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May 23, 1974

UNITED STATES of America ex rel. Arthur LURRY
Robert L. JOHNSON, Superintendent, Graterford Prison

Bechtle, District Judge.

The opinion of the court was delivered by: BECHTLE


BECHTLE, District Judge.

 Presently before the Court is a petition for a writ of habeas corpus in which relator attacks his March 23, 1972, conviction by a jury for rape, statutory rape, sodomy, and corrupting the morals of a minor child. *fn1" Realtor contends that he was denied the right of confrontation of an adverse witness guaranteed by the Sixth Amendment when the state trial judge permitted a records custodian from Philadelphia General Hospital to read into evidence certain portions of a medical report compiled by a staff physician who had conducted a physical examination of the two young girls immediately after the alleged rape.

 The record establishes that the relator through direct appeal has sufficiently exhausted his available state remedies so as to merit this Court's consideration of his constitutional claims. Pursuant to Rule 46 of the Local Rules of Civil Procedure, this habeas corpus matter was initially referred to United States Magistrate Edwin E. Naythons. In a report filed on January 25, 1974, Magistrate Naythons recommended that we conduct an evidentiary hearing to determine whether petitioner is entitled to habeas corpus relief. The report specifically suggested that the Commonwealth be required to present evidence concerning the absence of the examining physician at the trial of this matter.

 This Court concurred with Magistrate Naythons insofar as the report recommended that an evidentiary hearing be held. A hearing was scheduled for February 22, 1974, for the sole purpose of determining why the doctor whose report was read into evidence by the records custodian was not available to testify at relator's trial. In lieu of the scheduled hearing, the Commonwealth stipulated that no effort was made by the prosecution to ascertain the availability of the examining physician for trial. The Commonwealth further stipulated that no subpoena was issued upon the doctor.

 In order to properly focus upon the precise issue presented in the petition for habeas corpus relief, it is necessary to briefly outline the relevant testimony adduced during Lurry's trial. The evidence is substantially as follows:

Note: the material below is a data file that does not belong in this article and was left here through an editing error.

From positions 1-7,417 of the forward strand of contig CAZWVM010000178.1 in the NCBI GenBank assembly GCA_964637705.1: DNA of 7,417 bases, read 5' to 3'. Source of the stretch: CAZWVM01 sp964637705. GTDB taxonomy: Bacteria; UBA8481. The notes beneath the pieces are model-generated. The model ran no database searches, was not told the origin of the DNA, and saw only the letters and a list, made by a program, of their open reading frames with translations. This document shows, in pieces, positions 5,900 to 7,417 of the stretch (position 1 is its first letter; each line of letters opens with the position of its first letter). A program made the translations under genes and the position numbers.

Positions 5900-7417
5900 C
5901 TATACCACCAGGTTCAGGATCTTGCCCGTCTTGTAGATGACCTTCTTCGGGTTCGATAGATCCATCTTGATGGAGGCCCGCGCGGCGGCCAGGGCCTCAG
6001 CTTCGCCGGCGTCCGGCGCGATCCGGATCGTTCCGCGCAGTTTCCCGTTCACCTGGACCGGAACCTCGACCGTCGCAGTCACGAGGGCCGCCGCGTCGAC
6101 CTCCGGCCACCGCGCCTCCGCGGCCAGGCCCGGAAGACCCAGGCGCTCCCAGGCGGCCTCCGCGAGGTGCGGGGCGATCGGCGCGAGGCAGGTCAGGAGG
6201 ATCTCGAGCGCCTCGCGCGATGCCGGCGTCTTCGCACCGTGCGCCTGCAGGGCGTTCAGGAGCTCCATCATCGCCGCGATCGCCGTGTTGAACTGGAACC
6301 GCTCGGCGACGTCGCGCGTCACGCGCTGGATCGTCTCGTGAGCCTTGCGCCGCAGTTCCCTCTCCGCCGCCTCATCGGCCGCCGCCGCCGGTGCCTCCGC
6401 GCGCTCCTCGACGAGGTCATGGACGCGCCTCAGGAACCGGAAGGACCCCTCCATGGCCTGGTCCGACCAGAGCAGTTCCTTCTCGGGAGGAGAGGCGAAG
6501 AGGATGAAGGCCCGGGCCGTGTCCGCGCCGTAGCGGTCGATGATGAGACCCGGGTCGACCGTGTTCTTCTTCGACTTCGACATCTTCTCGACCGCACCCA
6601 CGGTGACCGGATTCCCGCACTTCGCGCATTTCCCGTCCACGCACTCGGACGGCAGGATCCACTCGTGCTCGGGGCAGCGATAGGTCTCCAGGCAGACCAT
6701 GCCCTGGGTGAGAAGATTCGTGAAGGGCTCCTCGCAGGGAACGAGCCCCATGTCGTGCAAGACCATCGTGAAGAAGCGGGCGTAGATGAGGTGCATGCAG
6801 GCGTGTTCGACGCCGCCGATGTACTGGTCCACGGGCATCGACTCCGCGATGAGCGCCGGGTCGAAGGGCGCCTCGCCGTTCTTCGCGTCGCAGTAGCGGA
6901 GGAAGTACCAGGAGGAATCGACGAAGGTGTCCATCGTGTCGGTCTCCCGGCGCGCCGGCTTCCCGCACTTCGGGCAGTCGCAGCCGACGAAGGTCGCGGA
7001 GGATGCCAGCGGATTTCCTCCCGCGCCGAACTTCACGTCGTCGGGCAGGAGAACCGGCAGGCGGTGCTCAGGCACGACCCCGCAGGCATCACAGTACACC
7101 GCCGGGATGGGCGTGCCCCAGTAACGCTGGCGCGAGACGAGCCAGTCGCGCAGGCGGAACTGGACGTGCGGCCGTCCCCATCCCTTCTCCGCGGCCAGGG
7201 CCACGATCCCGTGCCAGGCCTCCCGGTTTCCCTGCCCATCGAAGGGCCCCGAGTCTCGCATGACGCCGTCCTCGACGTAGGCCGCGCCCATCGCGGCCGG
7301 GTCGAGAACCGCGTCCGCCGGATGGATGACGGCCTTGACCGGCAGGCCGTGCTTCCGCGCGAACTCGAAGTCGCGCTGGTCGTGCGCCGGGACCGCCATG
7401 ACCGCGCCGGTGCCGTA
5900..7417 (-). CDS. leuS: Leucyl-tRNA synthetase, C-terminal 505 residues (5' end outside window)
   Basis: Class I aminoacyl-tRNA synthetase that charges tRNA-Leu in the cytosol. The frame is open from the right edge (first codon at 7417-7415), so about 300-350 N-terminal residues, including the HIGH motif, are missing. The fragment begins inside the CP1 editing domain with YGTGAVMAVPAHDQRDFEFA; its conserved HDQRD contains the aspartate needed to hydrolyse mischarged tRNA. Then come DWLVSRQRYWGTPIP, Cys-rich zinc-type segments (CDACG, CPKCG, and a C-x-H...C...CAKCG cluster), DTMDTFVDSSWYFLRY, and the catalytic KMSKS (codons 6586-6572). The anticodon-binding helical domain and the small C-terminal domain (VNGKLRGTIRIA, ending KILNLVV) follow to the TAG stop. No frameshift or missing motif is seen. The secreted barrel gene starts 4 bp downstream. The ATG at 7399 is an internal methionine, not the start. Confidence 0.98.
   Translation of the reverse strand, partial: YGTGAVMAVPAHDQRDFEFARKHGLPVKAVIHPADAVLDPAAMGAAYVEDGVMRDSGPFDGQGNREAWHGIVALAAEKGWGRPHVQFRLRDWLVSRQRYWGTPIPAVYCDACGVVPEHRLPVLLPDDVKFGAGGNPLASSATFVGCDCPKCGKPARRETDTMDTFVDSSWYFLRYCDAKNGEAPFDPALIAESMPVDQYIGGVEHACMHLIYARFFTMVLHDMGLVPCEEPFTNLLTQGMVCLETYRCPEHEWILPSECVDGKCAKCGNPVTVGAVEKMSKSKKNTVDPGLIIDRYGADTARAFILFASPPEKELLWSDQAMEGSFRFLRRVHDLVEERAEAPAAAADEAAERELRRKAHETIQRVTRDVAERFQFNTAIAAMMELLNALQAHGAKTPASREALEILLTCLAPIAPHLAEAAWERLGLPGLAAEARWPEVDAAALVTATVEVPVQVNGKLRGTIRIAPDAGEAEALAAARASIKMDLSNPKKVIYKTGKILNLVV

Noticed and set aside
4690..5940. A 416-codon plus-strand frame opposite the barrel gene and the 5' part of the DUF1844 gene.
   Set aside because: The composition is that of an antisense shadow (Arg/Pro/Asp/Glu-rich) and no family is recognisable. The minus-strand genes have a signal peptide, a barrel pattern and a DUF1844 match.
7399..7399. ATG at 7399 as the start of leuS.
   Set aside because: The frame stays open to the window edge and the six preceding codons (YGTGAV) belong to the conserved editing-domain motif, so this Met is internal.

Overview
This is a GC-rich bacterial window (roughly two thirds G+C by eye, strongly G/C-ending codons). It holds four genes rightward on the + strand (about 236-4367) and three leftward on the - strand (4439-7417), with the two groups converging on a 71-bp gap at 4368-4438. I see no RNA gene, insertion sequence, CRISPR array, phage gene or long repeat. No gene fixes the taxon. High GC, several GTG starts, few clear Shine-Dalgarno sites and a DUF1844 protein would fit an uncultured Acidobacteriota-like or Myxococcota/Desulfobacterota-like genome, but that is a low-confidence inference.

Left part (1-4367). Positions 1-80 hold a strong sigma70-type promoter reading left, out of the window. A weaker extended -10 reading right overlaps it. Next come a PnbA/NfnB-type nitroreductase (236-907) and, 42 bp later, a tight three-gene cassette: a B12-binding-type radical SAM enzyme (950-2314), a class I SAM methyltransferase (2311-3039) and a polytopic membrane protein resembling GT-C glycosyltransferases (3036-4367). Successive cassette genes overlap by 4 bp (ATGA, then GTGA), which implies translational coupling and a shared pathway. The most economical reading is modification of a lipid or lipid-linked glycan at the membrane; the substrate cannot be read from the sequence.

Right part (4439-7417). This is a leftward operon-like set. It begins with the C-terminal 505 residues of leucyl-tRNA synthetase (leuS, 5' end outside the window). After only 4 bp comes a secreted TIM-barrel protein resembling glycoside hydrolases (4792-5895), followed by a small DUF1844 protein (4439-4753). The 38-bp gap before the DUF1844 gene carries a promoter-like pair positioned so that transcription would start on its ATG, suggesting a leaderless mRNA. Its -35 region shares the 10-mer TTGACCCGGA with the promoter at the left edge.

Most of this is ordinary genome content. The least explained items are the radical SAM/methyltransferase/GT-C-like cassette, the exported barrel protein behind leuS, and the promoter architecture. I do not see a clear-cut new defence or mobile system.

On December 14, 1970, Linda Cunningham, Michelle Daniels, and Geraldine Howell were shopping in downtown Philadelphia. At the time of this occurrence, Linda was fifteen years old and Michelle was sixteen. The girls, by chance, met the defendant and two companions at a penny arcade. After walking around for a short time, the group (consisting at that point of six people) went to a liquor store on Chestnut Street, at which time defendant and one of his friends bought some vodka. The six individuals then went to a house near the intersection of 38th and Aspen Streets in Philadelphia. Upon arriving at the house, the group went to one of the bedrooms on the second floor and ate sandwiches purchased from a store located near the house in question. Shortly thereafter, Geraldine and David Wilkes, one of relator's friends, left the house.

 Linda and Michelle testified that relator physically threatened them and forced each girl to have sexual intercourse with him without their consent. The victims also testified that relator ordered Earl Wilkes, another companion, to take Michelle Daniels to the other bedroom and threatened to kill Earl unless he raped Michelle. Both girls also testified that Earl Wilkes and the relator alternately forced them to engage in sexual intercourse several more times that night. Finally, the two girls stated that Lurry physically coerced them to commit sodomy upon him.

 Officer Harold Hooks of the Philadelphia Police Department testified that in the early morning hours of December 15 he was approached near the intersection of 38th and Haverford Streets by members of the Cunningham, Daniels and Howell families. Based on information received, the officer proceeded to a particular house on Aspen Street. Once inside the house, Officer Hooks went up to the second floor. He there found relator asleep in bed clad only in underwear and the two girls in another bedroom in a frightened and hysterical state.